of commitment to God inspires observers to renew their commitment
not to one but to all of God's principles.

Spiritual renewal 

     The search for a deeper spiritual experience ranks high on
the list of contemporary human needs. Experimentation with
Eastern forms of meditation and hallucinatory drugs reflects the
need felt by many for something beyond materialism. A more
telling indication of this need is provided by the
Neo-pentecostal charismatic movements which in the last few years
have gained millions of adherents across denominational
boundaries. A late Gallup poll reports that one American adult
out of five (29.4 million persons) considers himself or herself
charismatic. This phenomenon is not limited to the USA, since
charismatic movements have mushroomed in many Western countries.
True, some persons may experiment with new movements or drugs in
order to escape the sad realities of this world; yet the fact
remains they are searching for something spiritual to fill the
emptiness of their lives.

     The Sabbath is divinely ordained to satisfy the human need
for deeper spiritual communion with God. As the symbol of God's
commitment to bless His people with His presence, the Sabbath
invites the believer to enter into a special spiritual
relationship with Him. The prophets recognized and emphasized
this vital role of the Sabbath in helping God's people experience
and maintain a spiritual relationship with God. When Ezekiel saw
the threat of national apostasy, be summoned the Israelites to
"hallow" the Sabbath in order to "know," that is, to experience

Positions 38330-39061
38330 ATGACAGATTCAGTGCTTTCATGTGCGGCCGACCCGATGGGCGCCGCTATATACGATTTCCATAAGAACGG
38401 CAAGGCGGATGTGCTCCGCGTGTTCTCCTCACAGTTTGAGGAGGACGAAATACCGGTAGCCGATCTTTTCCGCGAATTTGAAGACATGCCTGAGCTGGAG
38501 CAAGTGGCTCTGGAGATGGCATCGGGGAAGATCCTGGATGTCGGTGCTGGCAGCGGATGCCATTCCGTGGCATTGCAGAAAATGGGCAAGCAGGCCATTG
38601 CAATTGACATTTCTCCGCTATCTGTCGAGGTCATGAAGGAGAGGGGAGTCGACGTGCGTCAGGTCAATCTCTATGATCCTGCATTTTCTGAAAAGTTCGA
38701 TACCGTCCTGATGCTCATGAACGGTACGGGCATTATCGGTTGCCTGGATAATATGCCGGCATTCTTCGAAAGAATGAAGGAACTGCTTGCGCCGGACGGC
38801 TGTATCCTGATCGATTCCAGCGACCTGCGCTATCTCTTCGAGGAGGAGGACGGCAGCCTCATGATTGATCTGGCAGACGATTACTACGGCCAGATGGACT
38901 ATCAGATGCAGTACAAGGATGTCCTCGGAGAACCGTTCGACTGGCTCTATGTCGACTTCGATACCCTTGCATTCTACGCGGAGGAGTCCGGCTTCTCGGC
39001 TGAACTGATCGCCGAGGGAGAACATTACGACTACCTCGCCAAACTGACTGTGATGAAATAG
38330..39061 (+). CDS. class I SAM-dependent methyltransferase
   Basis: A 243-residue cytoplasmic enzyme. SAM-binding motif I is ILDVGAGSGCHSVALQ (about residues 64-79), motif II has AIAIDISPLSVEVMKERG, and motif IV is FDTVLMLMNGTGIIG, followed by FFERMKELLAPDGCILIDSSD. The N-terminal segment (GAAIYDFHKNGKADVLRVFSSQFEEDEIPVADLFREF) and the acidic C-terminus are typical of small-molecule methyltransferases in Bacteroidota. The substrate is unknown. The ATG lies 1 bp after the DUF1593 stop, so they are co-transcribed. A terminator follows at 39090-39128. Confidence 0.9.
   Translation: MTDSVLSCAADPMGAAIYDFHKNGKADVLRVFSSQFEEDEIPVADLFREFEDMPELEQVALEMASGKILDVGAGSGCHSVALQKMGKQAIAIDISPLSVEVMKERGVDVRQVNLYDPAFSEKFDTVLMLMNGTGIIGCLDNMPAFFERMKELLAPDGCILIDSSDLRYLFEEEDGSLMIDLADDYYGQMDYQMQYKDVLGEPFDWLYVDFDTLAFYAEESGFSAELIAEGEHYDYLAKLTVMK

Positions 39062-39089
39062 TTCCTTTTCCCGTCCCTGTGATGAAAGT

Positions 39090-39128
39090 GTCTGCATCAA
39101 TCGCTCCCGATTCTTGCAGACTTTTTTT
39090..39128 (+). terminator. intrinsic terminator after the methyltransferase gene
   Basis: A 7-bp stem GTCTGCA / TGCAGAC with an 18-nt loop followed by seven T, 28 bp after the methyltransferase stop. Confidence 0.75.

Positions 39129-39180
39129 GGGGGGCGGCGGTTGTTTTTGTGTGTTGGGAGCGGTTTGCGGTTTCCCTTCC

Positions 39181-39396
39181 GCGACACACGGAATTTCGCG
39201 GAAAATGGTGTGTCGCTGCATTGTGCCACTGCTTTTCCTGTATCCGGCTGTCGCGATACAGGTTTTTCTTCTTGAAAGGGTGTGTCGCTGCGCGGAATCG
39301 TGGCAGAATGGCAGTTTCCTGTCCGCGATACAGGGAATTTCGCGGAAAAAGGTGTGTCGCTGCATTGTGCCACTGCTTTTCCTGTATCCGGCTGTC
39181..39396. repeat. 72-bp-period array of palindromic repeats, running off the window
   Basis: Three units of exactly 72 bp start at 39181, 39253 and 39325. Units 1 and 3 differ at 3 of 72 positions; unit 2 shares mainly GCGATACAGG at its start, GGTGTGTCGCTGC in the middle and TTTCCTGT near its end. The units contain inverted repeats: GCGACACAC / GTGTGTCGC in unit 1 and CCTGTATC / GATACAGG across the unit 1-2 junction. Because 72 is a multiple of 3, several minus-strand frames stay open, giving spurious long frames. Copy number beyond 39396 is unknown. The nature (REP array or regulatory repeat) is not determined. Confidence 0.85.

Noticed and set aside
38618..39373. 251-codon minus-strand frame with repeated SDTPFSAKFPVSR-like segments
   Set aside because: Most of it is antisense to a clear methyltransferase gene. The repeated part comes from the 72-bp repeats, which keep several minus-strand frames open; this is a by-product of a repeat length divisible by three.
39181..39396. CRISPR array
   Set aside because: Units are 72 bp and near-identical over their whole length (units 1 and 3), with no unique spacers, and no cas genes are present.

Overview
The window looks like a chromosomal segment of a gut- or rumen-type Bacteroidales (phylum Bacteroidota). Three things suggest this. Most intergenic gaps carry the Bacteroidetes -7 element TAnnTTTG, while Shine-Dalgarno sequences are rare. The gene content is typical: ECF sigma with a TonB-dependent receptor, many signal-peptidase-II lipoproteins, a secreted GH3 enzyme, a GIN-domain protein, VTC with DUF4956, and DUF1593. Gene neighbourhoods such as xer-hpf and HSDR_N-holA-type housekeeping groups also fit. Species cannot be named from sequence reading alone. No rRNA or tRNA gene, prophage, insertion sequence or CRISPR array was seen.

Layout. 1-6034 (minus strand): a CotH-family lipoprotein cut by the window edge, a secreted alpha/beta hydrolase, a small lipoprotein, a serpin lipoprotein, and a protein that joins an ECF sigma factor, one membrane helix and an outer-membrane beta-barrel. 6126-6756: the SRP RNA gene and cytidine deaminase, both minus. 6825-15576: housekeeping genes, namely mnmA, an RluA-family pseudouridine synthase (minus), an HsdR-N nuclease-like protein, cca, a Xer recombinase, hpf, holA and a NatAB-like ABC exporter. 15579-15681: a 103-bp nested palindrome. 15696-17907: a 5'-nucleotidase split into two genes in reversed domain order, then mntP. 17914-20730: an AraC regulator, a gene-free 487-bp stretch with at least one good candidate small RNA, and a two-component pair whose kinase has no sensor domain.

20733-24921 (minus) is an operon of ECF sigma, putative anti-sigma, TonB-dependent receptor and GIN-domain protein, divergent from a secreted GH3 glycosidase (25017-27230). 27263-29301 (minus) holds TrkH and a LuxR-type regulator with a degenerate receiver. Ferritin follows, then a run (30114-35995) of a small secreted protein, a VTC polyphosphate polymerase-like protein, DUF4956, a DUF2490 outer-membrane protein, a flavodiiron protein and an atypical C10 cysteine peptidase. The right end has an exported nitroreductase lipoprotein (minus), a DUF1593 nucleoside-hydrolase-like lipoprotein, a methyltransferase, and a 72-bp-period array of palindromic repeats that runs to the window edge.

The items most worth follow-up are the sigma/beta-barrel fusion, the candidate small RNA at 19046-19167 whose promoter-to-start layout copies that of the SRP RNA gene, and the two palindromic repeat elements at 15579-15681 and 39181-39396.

God's sanctifying presence in their lives ("that they might know
that I the Lord sanctify them "--Ezek.20:12; cf. v.20). Similarly
Isaiah urges the Israelites to "call the Sabbath a delight," that
is, a day to seek the spiritual pleasure of God's communion
rather than the material pleasures of selfish interests ("your
pleasure"--Is.58:13). If the people would respond to such a call,
"then," the prophet assures them, "you shall take delight in the
Lord" (Is.58:14). Delighting in the Lord! This is in essence the
source of the spiritual renewal offered by God to His people
through the Sabbath.

     In his address to the World's Parliament of Religions, A.H.
Lewis eloquently expressed the spiritual function of the Sabbath
when he said: "Sacred hours are God's enfolding presence, lifting
the soul and holding it in heavenly converse. All that is holiest
and best springs into life and develops into beauty, when men
realize that God is constantly near them. The sense of personal
obligation, awakened by the consciousness of God's presence, lies
at the foundation of religious life and worship. God's day is a
perfect symbol of His presence, of His enfolding and redeeming

     Our study so far has focused on several significant
opportunities for spiritual renewal provided by the Sabbath. We
have considered among others the opportunity to rest, to worship,
to reorder one's life, to experience God's forgiveness, to sense
divine presence, to sharpen one's moral consciousness, and to
renew one's commitment to God. Other opportunities for renewal
offered by the Sabbath will be considered below.


To be continued